Updates today include: updated information based on new research/resources, adding information about dental dams, and changing terms for condoms to the inclusive “external” and “internal” condoms. updated March 7, 2018.
Person stuff: I want to say thanks again to everyone who donated to help me fund my visit with my kids and to those who sent prayers/good wishes/thoughts our way. A very great time was had by all, including visiting family, hiking trips, museum trips, and catching a carnival.
Okay, back to our regular programming.
As I mentioned in my last post, the well-known refrain in STI prevention is ‘barrier method’. Barrier method usually means a condom (external or internal), which prevents direct contact between the genitals. For all their problems, condoms are the only effective method for actually stopping several STIs jumping from one person to another. What many people do not realize is that a cervical cap can also be an effective barrier method against certain STIs. Every other method for preventing STIs is basically about making sure no one you are having sex with has currently-infectious STIs. (Exception: PrEP, which is specific to HIV/AIDS and will be covered in another post.)
Condoms do not protect against all STIs. They do not protect 100% against the STIs they are effective against. However, they are probably the best thing going. External condoms and internal condoms offer different levels of protection against different STIs. The protection offered by external condoms has been more thoroughly studied, so consider the information on internal condoms incomplete pending further research.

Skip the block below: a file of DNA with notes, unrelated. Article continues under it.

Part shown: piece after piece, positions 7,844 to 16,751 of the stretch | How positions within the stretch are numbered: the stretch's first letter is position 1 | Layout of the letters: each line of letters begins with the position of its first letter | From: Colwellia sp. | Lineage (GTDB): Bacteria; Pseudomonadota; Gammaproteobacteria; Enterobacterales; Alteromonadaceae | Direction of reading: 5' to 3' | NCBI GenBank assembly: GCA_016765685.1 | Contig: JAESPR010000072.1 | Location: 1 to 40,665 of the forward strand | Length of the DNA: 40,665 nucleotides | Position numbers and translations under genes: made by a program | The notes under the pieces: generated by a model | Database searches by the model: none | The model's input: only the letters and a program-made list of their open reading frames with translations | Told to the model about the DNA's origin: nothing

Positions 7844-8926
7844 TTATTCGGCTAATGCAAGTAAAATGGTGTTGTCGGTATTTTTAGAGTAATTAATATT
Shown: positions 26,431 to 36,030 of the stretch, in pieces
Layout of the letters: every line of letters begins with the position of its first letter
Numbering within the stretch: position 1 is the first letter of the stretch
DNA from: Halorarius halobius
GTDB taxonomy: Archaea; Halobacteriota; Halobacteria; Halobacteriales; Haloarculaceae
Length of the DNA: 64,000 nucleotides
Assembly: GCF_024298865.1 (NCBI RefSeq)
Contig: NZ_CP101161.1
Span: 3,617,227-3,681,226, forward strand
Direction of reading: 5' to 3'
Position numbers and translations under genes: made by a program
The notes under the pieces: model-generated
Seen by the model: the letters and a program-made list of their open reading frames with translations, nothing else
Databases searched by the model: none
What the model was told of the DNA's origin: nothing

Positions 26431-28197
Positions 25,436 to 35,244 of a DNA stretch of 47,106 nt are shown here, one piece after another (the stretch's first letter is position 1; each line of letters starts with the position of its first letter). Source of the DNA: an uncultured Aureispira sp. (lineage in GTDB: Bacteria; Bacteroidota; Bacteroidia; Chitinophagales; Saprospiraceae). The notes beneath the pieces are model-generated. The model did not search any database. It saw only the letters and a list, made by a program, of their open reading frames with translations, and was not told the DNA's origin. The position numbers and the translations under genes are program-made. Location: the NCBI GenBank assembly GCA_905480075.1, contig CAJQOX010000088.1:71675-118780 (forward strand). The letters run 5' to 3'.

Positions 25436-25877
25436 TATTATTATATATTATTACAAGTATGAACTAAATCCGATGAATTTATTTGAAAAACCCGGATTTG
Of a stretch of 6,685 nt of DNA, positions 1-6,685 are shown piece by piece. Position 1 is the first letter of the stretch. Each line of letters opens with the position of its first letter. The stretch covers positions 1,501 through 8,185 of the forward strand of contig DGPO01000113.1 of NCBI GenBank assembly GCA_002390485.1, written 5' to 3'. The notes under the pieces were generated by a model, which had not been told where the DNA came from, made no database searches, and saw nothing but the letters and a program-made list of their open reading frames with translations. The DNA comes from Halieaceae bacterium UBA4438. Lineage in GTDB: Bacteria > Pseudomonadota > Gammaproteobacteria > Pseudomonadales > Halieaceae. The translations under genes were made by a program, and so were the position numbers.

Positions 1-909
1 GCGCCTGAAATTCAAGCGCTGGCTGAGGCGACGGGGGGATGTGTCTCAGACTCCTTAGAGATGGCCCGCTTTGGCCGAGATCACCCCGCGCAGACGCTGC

External condoms (commonly called ‘male condoms’ or just ‘condoms’) are usually made of latex, though there are non-latex varieties for people with latex allergies. They go on over the penis and trap semen. They also prevent direct contact between the penis or sex toy and the vagina, anus or mouth during intercourse. (Yes, condoms can be used during oral sex as well if there is any chance one of you has an STI. They can also be used on shared sex toys to prevent STI transfer.) Here is a decent step-by-step guide to putting on an external condom.
External condoms provide protection against STIs transmitted through genital fluids, including:
Depending on where the infection is, external condoms may provide protection against:
- genital herpes
The CDC has the following advice for using external condoms:
- Use a new condom with each sex act (i.e., oral, vaginal, and anal).
- Carefully handle the condom to avoid damaging it with fingernails, teeth, or other sharp objects.
- Put the condom on after the penis is erect and before any genital, oral, or anal contact with the partner.
- Use only water-based lubricants (e.g., K-Y Jelly, Astroglide, AquaLube, and glycerin) with latex condoms. Oil-based lubricants (e.g., petroleum jelly, shortening, mineral oil, massage oils, body lotions, and cooking oil) can weaken latex and should not be used.
- Ensure adequate lubrication during vaginal and anal sex, which might require the use of exogenous water-based lubricants.